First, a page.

The complexity of the deterrence problem is further compounded by the increasing number of nuclear-armed states and the intricate web of relationships between them. For example, China, which has approximately 400 nuclear warheads, is embroiled in territorial disputes with India, which is also modernising its nuclear arsenal. The course of their confrontation could affect the pace of development of Beijing's military nuclear program.

In a speech in June of this year, the US National Security Advisor, Jake Sullivan, stated that the US response to growing nuclear threats would not involve increasing the size of its nuclear forces. To develop an effective strategy, the RAND analysts propose using the concept of a 'double mirror,' that is, to assess how the opponent sees the US nuclear potential and how they take this into account in the development of their own strategy.

For example, Moscow has always planned the size of its nuclear forces in such a way that they would be capable of inflicting 'unacceptable damage' on the US if necessary — this criterion would be met by a nuclear strike with warheads totalling 50-150 megatons. However, the developers of Russian nuclear strategy believe that Washington only needs a few dozen warheads to deliver an effective retaliatory strike against Russia, according to the RAND study. This means that to deter Russia, it is sufficient to have deployed cruise missiles on several submarines. Using the 'double mirror' concept to deter China and North Korea according to the same logic appears to be an even simpler task.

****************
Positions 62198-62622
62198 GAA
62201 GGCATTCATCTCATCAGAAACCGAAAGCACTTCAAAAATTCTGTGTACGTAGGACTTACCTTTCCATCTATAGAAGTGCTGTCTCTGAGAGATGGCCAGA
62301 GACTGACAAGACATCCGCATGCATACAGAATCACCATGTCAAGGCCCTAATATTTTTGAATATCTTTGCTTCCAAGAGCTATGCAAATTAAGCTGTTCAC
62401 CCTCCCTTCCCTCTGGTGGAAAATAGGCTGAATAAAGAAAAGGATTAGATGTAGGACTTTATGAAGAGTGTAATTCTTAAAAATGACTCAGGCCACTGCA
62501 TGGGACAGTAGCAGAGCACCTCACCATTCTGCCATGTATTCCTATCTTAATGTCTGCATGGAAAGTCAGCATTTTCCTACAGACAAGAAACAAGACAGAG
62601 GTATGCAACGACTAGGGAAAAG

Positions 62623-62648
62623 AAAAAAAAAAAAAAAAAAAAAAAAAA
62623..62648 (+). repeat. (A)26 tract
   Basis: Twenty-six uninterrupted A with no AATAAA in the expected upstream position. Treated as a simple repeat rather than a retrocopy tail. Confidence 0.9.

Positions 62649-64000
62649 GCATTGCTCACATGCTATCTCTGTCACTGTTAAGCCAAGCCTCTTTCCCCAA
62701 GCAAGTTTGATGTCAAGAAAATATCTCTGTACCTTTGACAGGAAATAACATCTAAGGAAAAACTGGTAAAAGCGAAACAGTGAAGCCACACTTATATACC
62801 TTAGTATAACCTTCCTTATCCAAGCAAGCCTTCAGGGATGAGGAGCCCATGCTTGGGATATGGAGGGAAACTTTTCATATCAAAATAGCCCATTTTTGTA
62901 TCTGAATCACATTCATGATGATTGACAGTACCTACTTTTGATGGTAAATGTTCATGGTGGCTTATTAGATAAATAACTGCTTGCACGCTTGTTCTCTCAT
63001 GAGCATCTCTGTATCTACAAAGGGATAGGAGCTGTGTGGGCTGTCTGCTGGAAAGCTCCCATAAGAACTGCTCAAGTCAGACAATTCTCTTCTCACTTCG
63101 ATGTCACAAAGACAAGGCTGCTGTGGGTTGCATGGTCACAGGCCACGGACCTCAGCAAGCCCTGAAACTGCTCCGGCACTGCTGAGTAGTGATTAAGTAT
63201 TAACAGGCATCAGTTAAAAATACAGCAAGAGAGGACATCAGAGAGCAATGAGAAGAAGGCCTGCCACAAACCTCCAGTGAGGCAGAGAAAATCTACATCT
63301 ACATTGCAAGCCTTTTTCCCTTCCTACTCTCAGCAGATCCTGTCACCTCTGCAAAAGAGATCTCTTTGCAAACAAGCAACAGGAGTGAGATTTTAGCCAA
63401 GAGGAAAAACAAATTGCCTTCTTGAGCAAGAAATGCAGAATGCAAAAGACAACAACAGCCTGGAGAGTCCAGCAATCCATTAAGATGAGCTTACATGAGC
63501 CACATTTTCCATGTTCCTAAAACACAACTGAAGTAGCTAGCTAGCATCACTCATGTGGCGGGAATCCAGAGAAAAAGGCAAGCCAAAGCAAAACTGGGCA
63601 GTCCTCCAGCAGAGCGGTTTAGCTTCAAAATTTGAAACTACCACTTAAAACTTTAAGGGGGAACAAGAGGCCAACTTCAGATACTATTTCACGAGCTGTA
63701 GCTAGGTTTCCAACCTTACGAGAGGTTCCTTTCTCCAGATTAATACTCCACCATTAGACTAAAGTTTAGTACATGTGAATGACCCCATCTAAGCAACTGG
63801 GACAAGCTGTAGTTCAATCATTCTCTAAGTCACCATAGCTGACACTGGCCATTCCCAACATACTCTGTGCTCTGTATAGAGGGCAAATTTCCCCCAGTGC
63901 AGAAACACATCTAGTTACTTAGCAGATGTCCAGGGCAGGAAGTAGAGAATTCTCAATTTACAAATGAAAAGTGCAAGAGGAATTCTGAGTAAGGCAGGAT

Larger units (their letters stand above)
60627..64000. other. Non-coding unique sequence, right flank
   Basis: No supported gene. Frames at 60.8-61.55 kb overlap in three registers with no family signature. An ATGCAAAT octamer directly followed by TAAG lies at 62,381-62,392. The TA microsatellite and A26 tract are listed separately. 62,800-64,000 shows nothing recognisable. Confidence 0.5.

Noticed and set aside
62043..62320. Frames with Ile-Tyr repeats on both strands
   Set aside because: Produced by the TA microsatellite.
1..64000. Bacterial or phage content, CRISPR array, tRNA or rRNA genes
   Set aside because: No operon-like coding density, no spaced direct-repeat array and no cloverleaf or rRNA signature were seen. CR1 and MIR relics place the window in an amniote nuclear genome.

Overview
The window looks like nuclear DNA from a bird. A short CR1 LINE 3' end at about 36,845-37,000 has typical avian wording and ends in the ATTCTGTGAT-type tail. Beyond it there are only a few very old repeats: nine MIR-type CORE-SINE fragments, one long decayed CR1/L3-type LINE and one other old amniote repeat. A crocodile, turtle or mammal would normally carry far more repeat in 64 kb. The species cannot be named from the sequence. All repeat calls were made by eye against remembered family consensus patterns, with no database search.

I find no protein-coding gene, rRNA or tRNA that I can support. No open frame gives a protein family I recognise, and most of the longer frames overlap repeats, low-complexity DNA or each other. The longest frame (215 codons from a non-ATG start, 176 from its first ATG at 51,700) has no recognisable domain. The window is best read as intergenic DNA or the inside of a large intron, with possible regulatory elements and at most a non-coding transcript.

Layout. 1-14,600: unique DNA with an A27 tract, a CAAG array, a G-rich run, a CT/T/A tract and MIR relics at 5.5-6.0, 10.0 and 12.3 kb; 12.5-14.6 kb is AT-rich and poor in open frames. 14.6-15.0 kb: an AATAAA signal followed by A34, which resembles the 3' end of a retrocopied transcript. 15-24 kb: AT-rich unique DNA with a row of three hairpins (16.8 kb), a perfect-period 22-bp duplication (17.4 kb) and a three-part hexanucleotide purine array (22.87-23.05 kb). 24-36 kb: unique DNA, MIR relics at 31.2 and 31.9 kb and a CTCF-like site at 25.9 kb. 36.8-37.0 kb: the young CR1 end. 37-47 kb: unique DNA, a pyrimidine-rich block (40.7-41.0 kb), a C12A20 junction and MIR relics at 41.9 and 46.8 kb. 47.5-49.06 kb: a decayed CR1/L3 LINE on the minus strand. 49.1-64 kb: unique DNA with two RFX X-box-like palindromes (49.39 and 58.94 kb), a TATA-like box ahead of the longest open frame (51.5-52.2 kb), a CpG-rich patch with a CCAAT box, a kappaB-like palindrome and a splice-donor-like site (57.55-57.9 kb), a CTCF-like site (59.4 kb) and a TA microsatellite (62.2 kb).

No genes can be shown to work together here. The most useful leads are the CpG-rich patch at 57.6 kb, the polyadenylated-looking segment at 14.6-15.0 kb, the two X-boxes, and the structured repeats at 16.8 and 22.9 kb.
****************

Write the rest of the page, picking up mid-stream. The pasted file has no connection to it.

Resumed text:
According to RAND, regardless of the chosen number of nuclear warheads, the US needs to improve the quality of its strategic capability management. This requires Washington to improve its management of its strategic nuclear forces, which must be able to rapidly assess emerging threats and find an adequate response to them. This is particularly true at a time when the threat of nuclear weapons is more real than during the Cold War arms race.